For breeders, component traits directly or indirectly contributing to yield are useful if they are easy to measure and correlated with yield, while having greater genetic diversity than yield itself (Tuberosa et al. 2002). Phenotyping for molecular breeding purposes allows developing molecular probes for marker-based selection. In this context, it is important that markers for component traits of a complex trait have proven physiological complementarities (synergies) while being under distinct genetic control.
The overall objective of the present study was to explore morphogenetic and metabolic traits of rice related to early vigour and its maintenance under water limited conditions. Specific objectives were to (i) identify constitutive and response traits associated with vigour and drought tolerance, (ii) compare whether these rice genotypes differed in traits related to the morphogenetic process and primary C metabolites. The study was conducted on vegetative plants of 43 genotypes, composed mainly of tropical japonica upland rices. Perspectives for phenomics and research on adaptation strategies are discussed on the basis of the results, in particular in the context of the GRiSP (Global Rice Science Partnership) research programme phenotyping network of the CGIAR (Consultative Group of International Agricultural Research).
Morphogenetic and metabolic variables under well-watered conditions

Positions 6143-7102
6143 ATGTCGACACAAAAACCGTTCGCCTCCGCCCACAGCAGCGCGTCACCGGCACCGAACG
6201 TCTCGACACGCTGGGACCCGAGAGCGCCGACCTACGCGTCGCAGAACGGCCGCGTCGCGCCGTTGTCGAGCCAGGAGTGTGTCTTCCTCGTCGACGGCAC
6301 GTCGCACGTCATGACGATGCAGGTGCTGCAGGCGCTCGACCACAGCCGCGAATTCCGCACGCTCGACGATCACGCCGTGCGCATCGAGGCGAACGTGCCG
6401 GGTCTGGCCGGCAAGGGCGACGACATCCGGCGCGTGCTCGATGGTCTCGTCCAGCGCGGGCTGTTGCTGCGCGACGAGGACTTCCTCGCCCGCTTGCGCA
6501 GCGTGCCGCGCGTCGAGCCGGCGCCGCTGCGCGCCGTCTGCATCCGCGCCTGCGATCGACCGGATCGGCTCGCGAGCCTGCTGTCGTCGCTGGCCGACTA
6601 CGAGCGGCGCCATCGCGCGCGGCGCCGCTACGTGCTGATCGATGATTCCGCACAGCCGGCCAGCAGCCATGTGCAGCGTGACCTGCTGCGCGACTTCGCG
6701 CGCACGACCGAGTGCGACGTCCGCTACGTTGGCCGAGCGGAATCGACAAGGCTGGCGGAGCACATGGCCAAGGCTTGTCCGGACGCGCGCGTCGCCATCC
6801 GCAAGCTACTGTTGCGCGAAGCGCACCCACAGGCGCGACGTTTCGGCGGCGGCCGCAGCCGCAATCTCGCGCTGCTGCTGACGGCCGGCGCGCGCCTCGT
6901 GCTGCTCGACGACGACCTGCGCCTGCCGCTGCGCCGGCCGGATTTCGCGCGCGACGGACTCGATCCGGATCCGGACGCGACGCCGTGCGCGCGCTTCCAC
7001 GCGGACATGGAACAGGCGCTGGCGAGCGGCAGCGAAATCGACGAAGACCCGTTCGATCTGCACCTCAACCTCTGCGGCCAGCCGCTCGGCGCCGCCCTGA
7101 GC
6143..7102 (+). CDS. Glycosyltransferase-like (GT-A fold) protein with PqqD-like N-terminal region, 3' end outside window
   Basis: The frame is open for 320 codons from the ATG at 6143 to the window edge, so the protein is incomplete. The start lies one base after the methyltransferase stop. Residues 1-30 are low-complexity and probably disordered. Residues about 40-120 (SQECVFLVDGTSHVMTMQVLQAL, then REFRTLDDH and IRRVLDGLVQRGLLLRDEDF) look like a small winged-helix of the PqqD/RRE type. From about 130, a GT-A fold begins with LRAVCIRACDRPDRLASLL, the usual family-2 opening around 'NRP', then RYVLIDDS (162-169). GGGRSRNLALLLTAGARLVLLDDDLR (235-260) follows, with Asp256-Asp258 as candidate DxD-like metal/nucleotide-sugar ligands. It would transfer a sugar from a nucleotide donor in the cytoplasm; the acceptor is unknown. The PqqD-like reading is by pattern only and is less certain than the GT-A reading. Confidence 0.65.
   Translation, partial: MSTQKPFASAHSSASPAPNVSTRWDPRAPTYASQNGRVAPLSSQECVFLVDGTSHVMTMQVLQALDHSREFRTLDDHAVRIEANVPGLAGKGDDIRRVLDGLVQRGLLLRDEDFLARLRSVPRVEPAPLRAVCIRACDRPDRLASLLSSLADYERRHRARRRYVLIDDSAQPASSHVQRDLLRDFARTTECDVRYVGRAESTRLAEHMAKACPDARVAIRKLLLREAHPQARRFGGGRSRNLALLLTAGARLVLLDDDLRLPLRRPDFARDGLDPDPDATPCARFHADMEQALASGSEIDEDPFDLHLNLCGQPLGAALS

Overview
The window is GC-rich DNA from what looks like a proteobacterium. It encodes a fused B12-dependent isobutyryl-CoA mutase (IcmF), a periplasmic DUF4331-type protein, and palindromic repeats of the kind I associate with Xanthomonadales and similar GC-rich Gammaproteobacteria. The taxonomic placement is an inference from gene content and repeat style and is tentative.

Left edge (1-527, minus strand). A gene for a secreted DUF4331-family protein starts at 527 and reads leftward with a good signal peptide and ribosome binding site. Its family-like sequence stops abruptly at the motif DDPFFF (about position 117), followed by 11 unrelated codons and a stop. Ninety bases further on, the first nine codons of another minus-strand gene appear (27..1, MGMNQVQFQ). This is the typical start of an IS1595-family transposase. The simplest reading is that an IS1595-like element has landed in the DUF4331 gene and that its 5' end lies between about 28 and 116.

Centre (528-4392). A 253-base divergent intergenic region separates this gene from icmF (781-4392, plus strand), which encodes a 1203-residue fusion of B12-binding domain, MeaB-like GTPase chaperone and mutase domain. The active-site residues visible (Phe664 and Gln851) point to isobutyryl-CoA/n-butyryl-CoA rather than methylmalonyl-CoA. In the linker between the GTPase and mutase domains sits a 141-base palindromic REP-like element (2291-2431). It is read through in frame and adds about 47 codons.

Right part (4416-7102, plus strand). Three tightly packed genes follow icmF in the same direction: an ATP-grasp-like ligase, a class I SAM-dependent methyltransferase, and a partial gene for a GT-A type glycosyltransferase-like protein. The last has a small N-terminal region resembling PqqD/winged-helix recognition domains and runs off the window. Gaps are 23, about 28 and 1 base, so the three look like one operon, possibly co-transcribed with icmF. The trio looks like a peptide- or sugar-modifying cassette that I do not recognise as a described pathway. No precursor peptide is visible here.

A MFA was performed among variables measured under well watered conditions (Figure 1a). The first two axes explained 48% of total variance observed. Both axes were positively related to SDWc and SOURSUCc (Figure 1a) and separated variables in three groups: (i) variables related to organ number: NBTc, NBLc, DRgioc (positively related to the first axis), (ii) one variable related to organ size (LDIMc) and variables related to NSC: starch and hexoses in source and sink leaves and sucrose in sink organs (positively related to the second axis), (iii) variables related to organ senescence (LSENc) and constitutive leaf rolling (ROLc), which showed opposite response to SDW on the second axis (Figure 1a).
Figure 1. Factorial plans with the two principal components representing morphogenetic and metabolic (sugar) variables averaged on two replications for 43 rice genotypes under well watered conditions (a) and in response to water limited conditions (b).Variance explained by each dimension is shown as a percentage of total variance (indicated in axis legend). Each variable is represented by a vector connecting the origin to the variable coordinates. Coordinates correspond to the correlation coefficients between variables and dimensions 1 and 2.